Hiring is a real pain when a company posts a job and gets deluged with more applications than it can reasonably review in depth. In the name of expedience, companies start looking for certain signals that may indicate that someone is talented and use those proxies for talent to separate the wheat from the chaff. While this isn’t necessarily a bad idea (though writing a good job description is a far better one!), there are a number of proxies I’ve seen in use lately that are really bad ideas. Here are the four most egregious on that list.
1) Alma Mater
Want to know where to find some of the best and most talented college grads in America?
Think about it: most of the “elite” universities are also incredibly expensive, and many do not provide sufficient financial aid to a wide array of matriculants. State schools, however, readily give scholarships (often full rides) to these top-flight students, and often have an honors program to go with it. In fact, many of these students on full scholarships at state schools do not come from privileged backgrounds, and worked their rears off to get where they got. Many of them even started working in college, if not high school, which means they are graduating debt-free, from an elite program, with work experience.
Makes you wonder why so many companies foolishly require that job applicants attended an “elite” school, or only recruit from the handful of schools that everyone else is recruiting from, too.
One thing I definitely learned very quickly in the work world is that someone’s alma mater is not an indicator of their talent. It tells me nothing about:
a) what they actually know (or how much)
b) how quickly they learn
c) their skill set
d) how good their work ethic is
e) how creative they are
About the only thing it does tell me is something about their personality, as many universities have a “type” or a culture (for instance, anyone who knows Brandeis readily [and correctly] identifies me as a likely alum). Since that has nothing to do with job performance, it’s time to jettison the silly notion that college attended is a proxy for talent.
2) Years of Experience
Years of experience is another knee-slapper, such as when tech companies want someone with 10 years of Hadoop experience (Hadoop came out five years ago). More seriously, listing the required experience with a temporal metric is what happens when hiring managers don’t take the time to specify exactly what they want the new hire to be able to do.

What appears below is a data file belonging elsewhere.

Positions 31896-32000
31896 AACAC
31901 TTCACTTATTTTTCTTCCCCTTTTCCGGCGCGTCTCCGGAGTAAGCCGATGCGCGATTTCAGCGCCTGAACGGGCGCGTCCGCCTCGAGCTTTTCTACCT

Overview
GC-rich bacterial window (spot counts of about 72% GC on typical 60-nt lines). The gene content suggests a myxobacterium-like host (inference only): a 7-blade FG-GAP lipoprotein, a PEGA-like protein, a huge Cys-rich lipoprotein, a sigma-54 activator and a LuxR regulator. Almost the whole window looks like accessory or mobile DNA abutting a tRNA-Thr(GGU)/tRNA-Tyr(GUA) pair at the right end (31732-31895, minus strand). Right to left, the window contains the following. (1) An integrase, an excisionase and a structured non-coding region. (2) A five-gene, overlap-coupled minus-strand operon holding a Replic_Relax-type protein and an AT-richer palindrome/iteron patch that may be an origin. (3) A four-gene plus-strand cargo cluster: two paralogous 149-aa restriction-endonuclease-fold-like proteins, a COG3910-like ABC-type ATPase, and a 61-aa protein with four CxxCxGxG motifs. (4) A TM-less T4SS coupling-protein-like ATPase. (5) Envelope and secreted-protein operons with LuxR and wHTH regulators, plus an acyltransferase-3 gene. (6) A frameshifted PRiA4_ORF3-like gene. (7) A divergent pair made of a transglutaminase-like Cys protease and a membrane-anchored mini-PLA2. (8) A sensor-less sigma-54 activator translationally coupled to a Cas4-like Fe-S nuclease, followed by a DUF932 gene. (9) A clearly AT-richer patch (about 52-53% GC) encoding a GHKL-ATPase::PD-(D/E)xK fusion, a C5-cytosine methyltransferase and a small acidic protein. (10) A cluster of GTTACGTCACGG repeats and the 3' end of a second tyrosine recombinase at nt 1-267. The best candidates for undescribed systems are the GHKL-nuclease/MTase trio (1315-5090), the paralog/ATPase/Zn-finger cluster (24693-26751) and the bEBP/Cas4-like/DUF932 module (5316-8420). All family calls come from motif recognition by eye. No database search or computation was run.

People erroneously figure that, if people have had enough years of experience, they must have seen enough to handle anything within a certain range. The trouble is, that range is almost always undefined, and usually amounts to “seen it all.” Obviously, few have seen it all, and although there is a correlation between how long someone has worked in a field/area and how much (s)he has seen, people can have very dull and simple jobs despite having dazzling titles and job descriptions.
A more certain way of knowing what the candidate has seen is to put a list in the job ad. Ask around and write down what kinds of scenarios the new hire should have dealt with in a prior position, divvy it up into must-haves and wants, and put that in the job ad. If you have a long list, indicate which experience should be indicated in the cover letter and resume, and which will be discussed during a job interview. That way, candidates can talk about their experiences in a way that matches your priorities.
Take it from a college professor: having a degree guarantees only that you paid a lot of money to sit in a chair. Don’t get me wrong: a great many decidedly deserve all of the recognition that a degree implies, but treating a degree-holder as having achieved a level of something-or-other is a mistake. College isn’t for everyone, and colleges sometimes fail to give students struggling with life issues the support and resources necessary to cross the finish line (I’ve seen several strong students that you would love to hire forced to drop out because of such issues).
Looking even to masters and doctoral programs, it’s hard to say exactly which skills, ideas, or capabilities are extant in anyone with such a degree. Even a concentration or major is hard to pin down — for instance, I constantly surprise people with the fact that, despite having a doctorate in psychology, I never studied psychopathology/abnormal psych (though I’ve picked up more than a layperson just by osmosis). Come to think of it, psychology is a sufficiently broad field that it’s unlikely to find anyone who has covered all of the main areas in any reasonable depth. That’s true for most major fields, actually. Even the presumption of critical thinking skills, writing ability, and the like no longer come with degrees at any level unless deliberately developed. Granted: many people with higher level degrees most likely have higher skill levels than those in the same field with a lower degree (that is, a newly-minted doctoral-level chemist is probably better in the lab and has better critical thinking skills than a newly-minted baccalaureate). But, none of this is a guarantee. To work under my grandfather as an architect, one generally needed a master’s degree, even though my grandfather never finished college.
Here, too, the trick is to generate a list of the knowledge, skills, and attitudes needed, and decide very carefully before making a degree a proxy for them. Even if you do, make clear that anyone who can demonstrate the necessary items is welcome to apply. It is crucial to remember that experience can be an amazing teacher, that interest can be a powerful motivator, and that absolutely nothing is a proxy for a good work ethic.
Need I say more?